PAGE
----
We choose the value of the regularization parameter γ in order to avoid overfitting to the observations when the number m of observations is much larger than the number n of state vector elements, and the error covariance of the observations cannot be properly quantified. Overfitting would be implied by a highly unlikely departure of the posterior solution from the prior estimate, which can be indicated by the posterior cost function. For a given state vector element i,the expected value of (xixAi)2 is the prior error variance σAi2. For an n-dimensional state vector with a diagonal prior error covariance matrix, the state component JA of the cost function is the sum of n random normal elements

(6) J A ( x ) = x - x A T S A - 1 x - x A = n x i - x A i 2 σ A i 2 ,

and its PDF (probability density function) is given by the chi-square distribution with n degrees of freedom (n=3378 in this case), with an expected value of n and a standard deviation of 2n. One can apply the same reasoning to the observation component JO of the posterior cost function,

(7) J O ( x ) = ( y - K x ) T S O - 1 ( y - K x ) = m y i - K x i 2 σ O i 2 ,

whose PDF follows a chi-square distribution with m degrees of freedom. However, this component is less sensitive to the choice of γ because of the large random error component for individual observations.

Figure 4 shows the dependences of JAx^ and JOx^ on the choice of the regularization parameter γ, for the in situ and GOSAT observations. The in situ observations are sufficiently sparse that γ=1 (no regularization) is expected. In the case of GOSAT, however, γ=1 would yield JAx^=6nn±2n which indicates overfitting, whereas γ=0.1 yields JAx^n which is the expected value and is used here. This can be explained by the high observation density of GOSAT, such that error correlation between individual observations through the forward model may be expected and would have a large effect on the solution. Maasakkers et al. (2019) found that γ=0.05 and γ=0.1 gave similar solutions in their global inversions of GOSAT data. We also conduct sensitivity tests using γ=0.5 for in situ observations and γ=0.05 for GOSAT observations.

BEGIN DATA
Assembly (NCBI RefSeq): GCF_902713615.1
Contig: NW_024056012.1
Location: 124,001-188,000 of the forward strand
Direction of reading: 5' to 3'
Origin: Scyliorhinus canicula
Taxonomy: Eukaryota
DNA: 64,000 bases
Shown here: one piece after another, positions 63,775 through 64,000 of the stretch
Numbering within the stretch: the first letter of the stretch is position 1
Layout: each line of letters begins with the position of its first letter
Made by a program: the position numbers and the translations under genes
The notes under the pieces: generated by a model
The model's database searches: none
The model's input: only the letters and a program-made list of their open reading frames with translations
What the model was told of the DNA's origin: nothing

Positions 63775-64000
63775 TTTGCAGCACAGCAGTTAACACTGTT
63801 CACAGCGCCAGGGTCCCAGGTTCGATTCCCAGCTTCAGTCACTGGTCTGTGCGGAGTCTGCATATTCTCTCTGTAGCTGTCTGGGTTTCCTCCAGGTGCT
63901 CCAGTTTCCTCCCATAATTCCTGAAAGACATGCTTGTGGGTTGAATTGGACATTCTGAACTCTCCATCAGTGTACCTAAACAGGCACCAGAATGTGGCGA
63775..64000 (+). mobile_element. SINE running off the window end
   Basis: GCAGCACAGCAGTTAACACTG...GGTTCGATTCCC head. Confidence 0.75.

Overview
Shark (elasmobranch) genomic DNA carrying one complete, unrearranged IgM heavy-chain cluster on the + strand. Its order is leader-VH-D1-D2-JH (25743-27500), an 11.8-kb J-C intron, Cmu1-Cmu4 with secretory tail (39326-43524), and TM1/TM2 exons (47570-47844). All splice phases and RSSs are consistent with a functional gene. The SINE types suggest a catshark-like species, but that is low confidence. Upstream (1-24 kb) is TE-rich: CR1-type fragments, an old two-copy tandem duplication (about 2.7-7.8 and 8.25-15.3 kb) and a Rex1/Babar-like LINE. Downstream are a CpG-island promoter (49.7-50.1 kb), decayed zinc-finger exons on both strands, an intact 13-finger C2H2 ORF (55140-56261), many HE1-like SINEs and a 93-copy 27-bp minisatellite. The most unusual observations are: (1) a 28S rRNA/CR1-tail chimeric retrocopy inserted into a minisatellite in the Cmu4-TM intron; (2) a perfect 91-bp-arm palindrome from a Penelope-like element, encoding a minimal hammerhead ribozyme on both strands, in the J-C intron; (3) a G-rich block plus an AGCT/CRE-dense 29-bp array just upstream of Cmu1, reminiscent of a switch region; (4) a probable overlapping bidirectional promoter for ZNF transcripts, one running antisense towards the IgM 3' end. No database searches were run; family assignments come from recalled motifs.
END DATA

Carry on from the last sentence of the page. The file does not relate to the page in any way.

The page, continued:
Figure 4Optimization of the regularization parameter γ in the Bayesian cost function (Eq. 1). The figure shows the posterior observation component JO(x^)=(y-Kx^)TSO-1(y-Kx^) and the posterior state component JA(x^)=(x^-xA)TSA-1(x^-xA) for the in-situ-only and GOSAT-only inversions.


The analytical solution to the Bayesian optimization problem, as done here, has several advantages relative to the more commonly used variational (numerical) solution: (1) it finds the true minimum in the cost function, rather than an approximation that may be sensitive to the choice of initial estimate; (2) it identifies the information content of the inversion and the ability to constrain each state vector element; and (3) it enables a range of sensitivity analyses, modifying the prior estimates, modifying the error covariance matrices, adding/subtracting observations, and so on, at minimal computational cost. We will make use of these advantages in comparing the ability of the in-situ-only, GOSAT-only, and GOSAT+ in situ inversions, and to test how choices in cost-function construction affect our conclusions, including changing the regularization parameter γ, changing the prior error estimates, and using different types of in-situ observations. Our analysis will focus on results from the base inversions with the default settings, but we will use results from the sensitivity inversions to address specific issues.